My roomie woke up at 6:30 to an alarm. I had no idea she was awake (totally oblivious to the whole world) until she poked me at 7 and told me it was time to get up for breakfast. Groaning, I got up and took a shower. Then headed down to breakfast. Quickly ate a croissant and left for school. I got there as the bell rang and headed to the Geography Base because that's where I was told to be. So I went. There was no one there when I arrived, so I put my stuff down, and walked down the hall, down the stairs, and found no one. So I went back to the base and waited because I figured my co-op teacher would know where to find me. After about 5 minutes, he walked in the door and took me downstairs to Aileen's classroom where she was preparing her History unit on America. She started sorting papers and we talked about teaching. I asked her questions about schools in Scotland in general and ones about Larbert. She showed me a couple of things on the computer, like the student's portfolio's. Every student has one - and it's a WONDERFUL idea! Every teacher can see when a student was called out and what for, every homework assignment they've missed turning in, things like that. It's great. After that, Fiona, a first-year teacher (the baby of the department) came in holding The Pianist. Amazing movie! But I'm a history nerd, so I would think so, of course. She told me to come watch it with her in her S1 class (7th grade), so I did. Mostly to observe the students at that age to see how they acted during a movie. They were good for the most part... after about 15 minutes into the movie. After that, they were really good. And the movie was fantab. Awesome stuff! After that class, we went to tea and I talked politics with the history teachers there. New experience for me! But they seemed to respect my opinion and I appreciated that.

After tea, I went back to Aileen's room with Fiona, Craig, and Leslie (I don't know ANY of their last names) and we had a staff meeting about who was going to teach what and when during the next Timetable year. It was really confusing for me because I have NO idea how their timetable works or what all the letters and numbers mean on the schedule. Plus they talk really fast and I was having a hard time trying to keep up. But I got most of it... the words anyway. Not that I actually comprehended what went on or anything since, again, I have no idea how their school is set up (they've not explained it to me yet). After that, I went with Fiona again and watched her as she gave a group of S1's a completion assignment. They had been learning about what it was like living in Scotland from 1959-1969 and had just finished a unit on the hippies. Their assignment? They had to take magazines, cut out someone famous, and hippi-tize them. It was awesome! And because it was the last day of school, it was just something to keep them busy until the end of the day. I met one of the kids. Apparently he was a trouble-maker, but was being very good during that assignment. I would never have guessed it. He was sweet.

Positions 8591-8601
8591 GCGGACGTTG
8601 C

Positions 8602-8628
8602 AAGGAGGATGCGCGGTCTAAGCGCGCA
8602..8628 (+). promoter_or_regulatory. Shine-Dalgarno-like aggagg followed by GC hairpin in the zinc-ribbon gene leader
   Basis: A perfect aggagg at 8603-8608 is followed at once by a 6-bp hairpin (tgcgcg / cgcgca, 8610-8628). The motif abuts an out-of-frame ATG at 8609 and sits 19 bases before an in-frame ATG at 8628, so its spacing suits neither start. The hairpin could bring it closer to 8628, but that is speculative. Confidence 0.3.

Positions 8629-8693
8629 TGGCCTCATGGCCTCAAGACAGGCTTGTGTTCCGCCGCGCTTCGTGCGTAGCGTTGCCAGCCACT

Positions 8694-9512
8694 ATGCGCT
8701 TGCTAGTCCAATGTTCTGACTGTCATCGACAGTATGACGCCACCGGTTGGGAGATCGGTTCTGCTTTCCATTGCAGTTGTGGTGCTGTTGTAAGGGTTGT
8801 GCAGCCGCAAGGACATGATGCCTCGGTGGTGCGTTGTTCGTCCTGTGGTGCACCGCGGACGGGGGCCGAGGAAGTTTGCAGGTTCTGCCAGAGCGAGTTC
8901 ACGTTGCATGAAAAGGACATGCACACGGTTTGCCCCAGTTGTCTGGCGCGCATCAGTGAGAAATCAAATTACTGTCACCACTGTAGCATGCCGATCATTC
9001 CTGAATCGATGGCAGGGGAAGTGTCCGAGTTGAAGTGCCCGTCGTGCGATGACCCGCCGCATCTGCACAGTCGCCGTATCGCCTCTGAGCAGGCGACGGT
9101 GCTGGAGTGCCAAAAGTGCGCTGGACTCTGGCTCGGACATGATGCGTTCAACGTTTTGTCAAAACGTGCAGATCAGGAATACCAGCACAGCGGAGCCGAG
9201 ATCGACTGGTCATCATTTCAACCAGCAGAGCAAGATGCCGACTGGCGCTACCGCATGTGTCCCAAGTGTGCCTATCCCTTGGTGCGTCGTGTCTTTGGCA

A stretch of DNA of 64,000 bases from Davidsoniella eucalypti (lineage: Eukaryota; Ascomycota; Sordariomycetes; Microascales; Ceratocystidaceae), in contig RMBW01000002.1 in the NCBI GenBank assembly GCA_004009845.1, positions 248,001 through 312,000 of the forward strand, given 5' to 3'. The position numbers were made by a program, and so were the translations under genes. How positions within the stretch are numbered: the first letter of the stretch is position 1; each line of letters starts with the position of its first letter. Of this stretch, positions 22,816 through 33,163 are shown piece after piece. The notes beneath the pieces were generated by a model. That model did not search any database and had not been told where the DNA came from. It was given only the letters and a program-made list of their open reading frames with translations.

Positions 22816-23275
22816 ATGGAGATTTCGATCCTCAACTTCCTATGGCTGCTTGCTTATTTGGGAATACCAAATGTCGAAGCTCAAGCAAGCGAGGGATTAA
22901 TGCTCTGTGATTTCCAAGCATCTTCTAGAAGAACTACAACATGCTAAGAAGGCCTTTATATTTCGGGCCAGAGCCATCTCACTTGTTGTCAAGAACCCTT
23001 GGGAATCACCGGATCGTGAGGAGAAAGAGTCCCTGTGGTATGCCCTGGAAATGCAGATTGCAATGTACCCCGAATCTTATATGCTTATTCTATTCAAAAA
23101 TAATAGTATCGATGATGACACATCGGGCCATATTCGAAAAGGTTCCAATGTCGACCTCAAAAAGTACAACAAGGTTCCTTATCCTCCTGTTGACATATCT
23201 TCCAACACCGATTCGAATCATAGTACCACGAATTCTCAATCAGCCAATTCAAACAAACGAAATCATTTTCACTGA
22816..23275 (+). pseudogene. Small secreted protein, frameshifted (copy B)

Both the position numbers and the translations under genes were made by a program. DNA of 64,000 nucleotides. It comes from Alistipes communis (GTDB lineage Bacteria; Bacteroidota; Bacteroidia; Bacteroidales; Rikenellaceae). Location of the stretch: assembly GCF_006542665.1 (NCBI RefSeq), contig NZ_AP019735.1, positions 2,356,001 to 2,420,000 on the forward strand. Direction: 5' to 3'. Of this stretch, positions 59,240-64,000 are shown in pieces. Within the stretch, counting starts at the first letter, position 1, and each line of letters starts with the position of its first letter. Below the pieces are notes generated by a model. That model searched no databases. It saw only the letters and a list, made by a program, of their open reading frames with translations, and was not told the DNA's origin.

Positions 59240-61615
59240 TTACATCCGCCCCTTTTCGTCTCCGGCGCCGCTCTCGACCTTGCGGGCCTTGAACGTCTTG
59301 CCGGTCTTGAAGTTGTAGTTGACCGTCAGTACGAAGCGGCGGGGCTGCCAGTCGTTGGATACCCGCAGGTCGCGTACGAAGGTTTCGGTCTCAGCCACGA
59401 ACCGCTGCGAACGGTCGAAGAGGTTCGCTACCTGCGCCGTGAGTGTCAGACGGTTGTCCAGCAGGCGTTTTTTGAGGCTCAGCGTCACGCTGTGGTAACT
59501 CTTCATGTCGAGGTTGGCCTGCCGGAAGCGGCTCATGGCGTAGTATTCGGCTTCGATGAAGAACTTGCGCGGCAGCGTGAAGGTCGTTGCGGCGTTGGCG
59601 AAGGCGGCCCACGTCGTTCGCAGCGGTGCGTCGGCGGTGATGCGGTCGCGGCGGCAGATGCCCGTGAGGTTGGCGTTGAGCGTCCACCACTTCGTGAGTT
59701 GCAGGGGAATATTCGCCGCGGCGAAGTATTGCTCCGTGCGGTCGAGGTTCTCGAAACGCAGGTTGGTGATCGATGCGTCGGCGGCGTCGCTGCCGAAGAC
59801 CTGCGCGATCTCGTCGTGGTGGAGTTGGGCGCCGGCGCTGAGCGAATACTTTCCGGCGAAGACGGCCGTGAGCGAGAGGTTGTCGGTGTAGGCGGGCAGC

At 12:25, I went to lunch and Kurt and I waited for Mr. Wood to get there to pick us up. When we got back to school, we had about an hour before class because Aubrey was on a field trip and didn't get back until almost 3. We had class at 3:30 and it was a really good class. Mr. Wood shared stories of students past, we had good cries (we're all excited about teaching!), and good discussions. Then we had dinner and cake (it's Danielle's birthday and Mr. Wood's Anniversary) and some of the group went up to Falkirk. Kurt and I didn't go. He went walking and I was going to start my homework assignment. As of right now, I still haven't started... it's about 11:20 p.m. Go me and my wonderful procrastination techniques! We did a bible study and then had more cake and ICE CREAM, compliments of Adam and Melanie from the Cumbernauld CofC. They're awesome!

So, that was my day. Not much of one. I observed, yes, but there wasn't much to see. I have noticed that teachers like to yell at their students because they think it helps. I know it doesn't... *sigh* Oh well. Tomorrow, I get to play the Wii for activities day. Yay! Maybe I can wear jeans to school... cause I don't want to box and bowl in dress shoes. I would break something... like my NECK! Tomorrow should be fun. I will fill everyone in on the occurances of the day tomorrow.

Until then, bedtime/paper time.

Cheers, everyone!